The political will to improve the air quality has no doubt spurred a faster move away from coal-use than if GHG mitigation was the only motivation.
Iselin Stensdal, researcher FNI
The fact that the Paris Agreement became effective on 4 November 2016, less than a year after it was negotiated, was in part due to China. The agreement required at least 55 member states’ signatures representing at least 55 per cent of the world’s GHG emissions, and China’s share is 29 per cent of the global emissions.
For China, ratifying the Paris Agreement is important both symbolically as a signal to the world of its commitment to fight climate change, and practically as China upholds the UNFCCC as the most important international arena to coordinate climate actions. China ratified the agreement at the same time as the US in a ceremony with the then-US President Obama and the then-UN General Secretary Ban Ki-moon, during the G20 meeting in China September 2016.
In the run-up to the Paris-meeting China repeatedly expressed commitment to contribute to achieving the deal which became the Paris Agreement. China pledged the following actions by 2030 (nationally determined contributions, NDC):
• To peak the country’s carbon dioxide emissions around 2030 or earlier;
• To lower the carbon intensity by 60- 65 per cent from the 2005 level by 2030;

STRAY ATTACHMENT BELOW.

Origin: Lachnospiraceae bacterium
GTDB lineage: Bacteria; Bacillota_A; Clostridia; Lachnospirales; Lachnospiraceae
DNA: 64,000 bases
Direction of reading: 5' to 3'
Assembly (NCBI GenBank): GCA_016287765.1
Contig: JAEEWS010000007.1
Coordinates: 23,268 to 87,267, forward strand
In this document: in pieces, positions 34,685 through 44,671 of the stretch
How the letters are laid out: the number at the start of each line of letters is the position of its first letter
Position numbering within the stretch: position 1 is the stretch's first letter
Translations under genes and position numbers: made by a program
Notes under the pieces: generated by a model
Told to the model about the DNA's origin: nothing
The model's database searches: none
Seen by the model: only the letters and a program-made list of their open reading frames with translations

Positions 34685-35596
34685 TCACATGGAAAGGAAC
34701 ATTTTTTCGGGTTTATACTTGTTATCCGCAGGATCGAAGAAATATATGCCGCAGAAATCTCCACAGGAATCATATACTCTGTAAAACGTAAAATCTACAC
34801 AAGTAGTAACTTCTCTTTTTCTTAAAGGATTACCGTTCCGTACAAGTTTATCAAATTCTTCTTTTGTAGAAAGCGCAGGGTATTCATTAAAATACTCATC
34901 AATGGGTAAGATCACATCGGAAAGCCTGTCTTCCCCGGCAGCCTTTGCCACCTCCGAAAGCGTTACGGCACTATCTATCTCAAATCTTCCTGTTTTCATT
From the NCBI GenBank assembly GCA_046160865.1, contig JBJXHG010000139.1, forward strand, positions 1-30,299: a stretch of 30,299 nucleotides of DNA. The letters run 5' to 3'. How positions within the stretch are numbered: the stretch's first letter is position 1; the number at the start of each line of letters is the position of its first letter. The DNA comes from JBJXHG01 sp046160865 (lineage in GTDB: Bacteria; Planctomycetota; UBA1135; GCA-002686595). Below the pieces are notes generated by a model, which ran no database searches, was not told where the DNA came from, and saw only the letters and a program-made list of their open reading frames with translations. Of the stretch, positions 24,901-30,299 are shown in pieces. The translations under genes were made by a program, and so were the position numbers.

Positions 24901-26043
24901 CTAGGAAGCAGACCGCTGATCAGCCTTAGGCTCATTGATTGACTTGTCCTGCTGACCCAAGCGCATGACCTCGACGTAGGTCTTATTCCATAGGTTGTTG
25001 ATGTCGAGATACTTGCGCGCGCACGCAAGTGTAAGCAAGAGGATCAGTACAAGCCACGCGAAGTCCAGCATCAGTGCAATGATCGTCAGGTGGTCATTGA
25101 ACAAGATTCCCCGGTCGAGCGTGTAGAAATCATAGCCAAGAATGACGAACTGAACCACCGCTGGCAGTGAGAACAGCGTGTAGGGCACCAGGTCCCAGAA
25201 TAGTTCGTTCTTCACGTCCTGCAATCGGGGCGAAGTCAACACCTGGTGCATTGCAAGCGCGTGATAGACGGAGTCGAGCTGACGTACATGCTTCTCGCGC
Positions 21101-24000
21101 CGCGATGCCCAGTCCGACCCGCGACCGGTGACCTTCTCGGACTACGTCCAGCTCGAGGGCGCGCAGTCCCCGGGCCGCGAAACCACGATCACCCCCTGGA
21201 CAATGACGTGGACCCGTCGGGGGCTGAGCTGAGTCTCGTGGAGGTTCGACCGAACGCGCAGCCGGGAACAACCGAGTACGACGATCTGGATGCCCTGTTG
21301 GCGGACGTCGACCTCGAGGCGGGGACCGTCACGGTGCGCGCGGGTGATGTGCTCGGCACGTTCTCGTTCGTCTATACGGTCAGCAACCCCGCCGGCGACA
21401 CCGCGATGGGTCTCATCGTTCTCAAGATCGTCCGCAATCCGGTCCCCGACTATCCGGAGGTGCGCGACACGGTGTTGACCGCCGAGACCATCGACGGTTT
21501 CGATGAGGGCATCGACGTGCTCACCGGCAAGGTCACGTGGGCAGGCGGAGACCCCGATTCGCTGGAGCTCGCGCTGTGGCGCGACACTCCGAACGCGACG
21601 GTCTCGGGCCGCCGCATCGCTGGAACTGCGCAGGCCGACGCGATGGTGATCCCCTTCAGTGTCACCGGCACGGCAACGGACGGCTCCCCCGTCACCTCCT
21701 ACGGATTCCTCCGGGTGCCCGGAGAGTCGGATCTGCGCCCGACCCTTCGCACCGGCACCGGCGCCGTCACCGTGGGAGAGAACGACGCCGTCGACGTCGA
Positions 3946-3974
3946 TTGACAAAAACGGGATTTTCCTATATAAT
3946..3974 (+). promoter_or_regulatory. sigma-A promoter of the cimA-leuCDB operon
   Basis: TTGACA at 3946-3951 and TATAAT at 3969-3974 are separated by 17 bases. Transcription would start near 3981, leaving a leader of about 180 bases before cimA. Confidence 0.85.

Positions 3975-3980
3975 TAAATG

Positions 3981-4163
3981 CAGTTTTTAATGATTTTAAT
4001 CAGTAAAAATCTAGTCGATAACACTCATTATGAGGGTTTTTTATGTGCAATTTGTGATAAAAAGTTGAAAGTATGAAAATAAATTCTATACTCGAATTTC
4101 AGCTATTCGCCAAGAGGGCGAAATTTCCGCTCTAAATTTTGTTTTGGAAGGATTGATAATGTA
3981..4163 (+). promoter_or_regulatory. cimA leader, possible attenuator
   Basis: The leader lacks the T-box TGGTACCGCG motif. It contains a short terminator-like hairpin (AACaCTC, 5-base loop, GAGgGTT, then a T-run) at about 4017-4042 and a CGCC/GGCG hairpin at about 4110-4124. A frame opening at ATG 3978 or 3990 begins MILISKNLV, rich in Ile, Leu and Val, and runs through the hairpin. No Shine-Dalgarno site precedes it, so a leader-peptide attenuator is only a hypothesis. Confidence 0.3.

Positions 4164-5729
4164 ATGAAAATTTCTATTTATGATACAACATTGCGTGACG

• To increase the share of non-fossil fuels in the energy mix to around 20 per cent by 2030.
Achieving these goals required hard work domestically. Chinese politics run in five-year cycles with five-year plans, and the 13th plan-period for 2016-2020 includes targets for 2020 on carbon and energy intensities reductions. There is also a special five-year plan for energy saving and emissions reductions. In these, each province has been delegated individual targets. New to the plans is that each province also has a target for how much energy-use is allowed to increase and a national cap on coal-use. The plan now also includes targets and energy-efficiency standards for industries, the transportation sector and buildings. This year also marks the start of the national carbon market in China. In other words, the Chinese government seems to take climate change seriously, and it is currently making serious efforts in transforming the country inthe direction of a low-carbon circular-economy.
For China, this is not just a climate change issue, however. One of the key reasons why implementing the pledged NDCs is prioritized by the government, is the high level of air pollution in parts of China. For the past few years, air quality index (AQI) numbers have been warningly high, especially during the winter months. An estimated one million people died of air pollution consequences in 2012. Air pollution is not just harming people’s health, but also the economy. On highly polluted days schools are closed, and poor visibility is impeding air traffic. The political will to improve the air quality has no doubt spurred a faster move away from coal-use than if GHG mitigation was the only motivation. In China, reducing CO2 emissions is therefore not just imperative for climate change, it’s about improving the wellbeing and living-conditions of its citizens.
Nevertheless, coal is and will in the foreseeable future be the main source of energy. The challenge is to sustain economic growth and reduce poverty while changing development-direction to a more environmentally sustainable one.